Thursday, May 19, 2005

Comic: Desolation Jones

When I picked up my comics last week at my local Commick Shoppe, the man behind the counter looked over my choices and asked me, "What's the excitement about Desolation Jones?" "Warren Ellis," I replied. His response was a frown and a harrumph. Which I can sort of understand: some people really can't get behind Ellis's work. I think a lot of it has to do with the Glorious Bastard character type, which is a character that Ellis does very often - think Elijah Snow, Jenny Sparks, Miranda Zero, Lazarus Churchyard, and the man himself, Spider Jerusalem. The thing is, not only does Ellis write them very often, he usually does it rather well. Possibly because they're all extensions of himself and his outlook on the world, to some extent or another, but that's not something I want to get into here.

Plus - for good or ill - the man got me reading comic books again. The first time I picked up an issue of Transmetropolitan, in my friend Colin's apartment, I hadn't been reading comics for three or four years. It wasn't any conscious decision: the comic store in my home town had pulled up stakes overnight, leaving me without a supplier. But when I flipped through that first issue, I felt the hairs on the back of my neck stand up, and my skin started to tingle. This was good stuff. And I wanted more; more comics in general, but especially more of his stuff. I enjoy his work, and I enjoy the Glorious Bastard: I'm biased, and I make no secret about it.

But enough of my reminiscing. On to the review, as unbiased as I can make it.

Desolation Jones is the titular Glorious Bastard, a former MI6 agent and the only survivor of the mysterious "Desolation Test" who now lives in Los Angeles, which is secretly a prison for ex-spooks. Jones works as a private detective, solving mysteries for members of the community of retired spies. If the premise alone isn't enough to peak your interest, then I don't know what to say to you. Perhaps an evening of therapy involving spy movies and the drug of your choice would prime you for this book. Even if it doesn't, it sounds like a good night to me.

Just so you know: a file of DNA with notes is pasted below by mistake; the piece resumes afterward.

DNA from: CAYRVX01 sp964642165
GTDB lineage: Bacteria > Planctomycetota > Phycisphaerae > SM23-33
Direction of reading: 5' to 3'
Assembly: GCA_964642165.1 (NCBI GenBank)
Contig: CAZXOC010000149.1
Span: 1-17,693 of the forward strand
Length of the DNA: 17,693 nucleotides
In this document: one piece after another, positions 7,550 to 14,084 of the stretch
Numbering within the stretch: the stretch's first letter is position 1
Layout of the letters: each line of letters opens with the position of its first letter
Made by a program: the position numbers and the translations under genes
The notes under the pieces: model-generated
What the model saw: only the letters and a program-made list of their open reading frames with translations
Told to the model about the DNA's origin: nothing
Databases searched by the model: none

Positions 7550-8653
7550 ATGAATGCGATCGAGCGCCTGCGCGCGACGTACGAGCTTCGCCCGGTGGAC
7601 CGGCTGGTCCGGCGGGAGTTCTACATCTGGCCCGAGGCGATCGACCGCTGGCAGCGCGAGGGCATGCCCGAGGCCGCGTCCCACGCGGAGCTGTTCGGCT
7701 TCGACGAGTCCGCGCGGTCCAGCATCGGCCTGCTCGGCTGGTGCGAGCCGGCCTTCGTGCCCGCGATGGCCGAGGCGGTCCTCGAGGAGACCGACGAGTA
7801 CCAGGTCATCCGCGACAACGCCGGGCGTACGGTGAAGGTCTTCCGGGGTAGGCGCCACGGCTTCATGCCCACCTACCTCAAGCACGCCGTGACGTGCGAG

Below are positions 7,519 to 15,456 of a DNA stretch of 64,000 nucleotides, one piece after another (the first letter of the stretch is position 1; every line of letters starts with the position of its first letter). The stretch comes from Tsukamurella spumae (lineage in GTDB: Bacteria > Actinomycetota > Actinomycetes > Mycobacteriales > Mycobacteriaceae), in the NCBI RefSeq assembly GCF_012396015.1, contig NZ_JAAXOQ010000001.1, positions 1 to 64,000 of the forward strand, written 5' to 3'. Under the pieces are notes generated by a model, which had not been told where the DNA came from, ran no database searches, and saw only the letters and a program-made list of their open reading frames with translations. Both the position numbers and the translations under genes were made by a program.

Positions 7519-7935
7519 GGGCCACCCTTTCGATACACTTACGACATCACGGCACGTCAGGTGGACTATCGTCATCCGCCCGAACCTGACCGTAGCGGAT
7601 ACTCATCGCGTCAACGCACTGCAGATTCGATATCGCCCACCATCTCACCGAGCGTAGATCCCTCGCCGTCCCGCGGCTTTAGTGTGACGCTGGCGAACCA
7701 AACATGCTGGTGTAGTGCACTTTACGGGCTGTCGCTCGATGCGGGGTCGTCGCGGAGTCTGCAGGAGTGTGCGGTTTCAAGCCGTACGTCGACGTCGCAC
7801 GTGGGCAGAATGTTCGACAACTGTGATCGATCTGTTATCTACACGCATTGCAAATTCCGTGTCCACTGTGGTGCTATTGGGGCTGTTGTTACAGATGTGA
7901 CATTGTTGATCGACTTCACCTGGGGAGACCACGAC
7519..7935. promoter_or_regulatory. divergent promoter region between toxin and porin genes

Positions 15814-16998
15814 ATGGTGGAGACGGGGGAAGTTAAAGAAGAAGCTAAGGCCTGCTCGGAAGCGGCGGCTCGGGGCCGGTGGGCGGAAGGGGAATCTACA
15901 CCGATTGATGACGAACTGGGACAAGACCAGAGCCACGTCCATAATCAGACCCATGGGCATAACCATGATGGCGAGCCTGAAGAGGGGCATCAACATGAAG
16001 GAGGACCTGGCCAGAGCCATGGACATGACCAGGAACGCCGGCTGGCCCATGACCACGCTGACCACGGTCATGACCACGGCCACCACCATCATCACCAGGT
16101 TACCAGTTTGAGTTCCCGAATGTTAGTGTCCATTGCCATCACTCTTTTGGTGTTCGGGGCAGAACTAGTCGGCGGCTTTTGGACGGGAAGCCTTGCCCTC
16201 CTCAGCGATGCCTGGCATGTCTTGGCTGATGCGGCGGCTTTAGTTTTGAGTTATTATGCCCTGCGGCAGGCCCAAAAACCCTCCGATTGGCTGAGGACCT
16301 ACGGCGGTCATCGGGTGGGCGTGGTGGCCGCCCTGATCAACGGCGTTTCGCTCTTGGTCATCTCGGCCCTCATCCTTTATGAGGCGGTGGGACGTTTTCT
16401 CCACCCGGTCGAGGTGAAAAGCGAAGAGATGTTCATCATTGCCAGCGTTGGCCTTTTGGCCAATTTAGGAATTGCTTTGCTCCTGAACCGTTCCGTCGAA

The first issue does pretty much everything right: in thirty-two pages, you're introduced to a half-dozen characters, told about the theft of some valuable property - or is it a kidnapping? or both? - and thrown head-first into the bizarre world Jones inhabits. It's got a sampling of everything I've come to expect from Ellis: reflections on modern philosophy, violence, unique and interesting characters, and the kind of dialogue that the man has a virtual trademark on. Example: "Hitler porn, you bastard. It's going to be a nightmare." It's smart writing, folks, and it pushes you along at a frenetic pace at times.

The art, by J.H. Williams III is outstanding. It's not what I'm used to seeing from him (Promethea, anyone? Seven Soldiers, perhaps?), but Desolation Jones is not the kind of book that lends itself well to intricate detail and full-page splashes. The art is more subdued, more fragile, and he gives each character a distinct look. His panel composition sets the perfect tone and pace for each scene - especially memorable is when he draws out a single action over a two-page spread, emphasizing the intensity of the moment. I enjoy the art just as much as I enjoyed the writing, which was a pleasant surprise.

Desolation Jones #1 is a solid first issue, and I recommend it to people who like spy stories, bizarre situations, or rooting for a smartass. Plus, it's bimonthly, so it's not a huge strain on your wallet. At least, that's what I'm telling myself.

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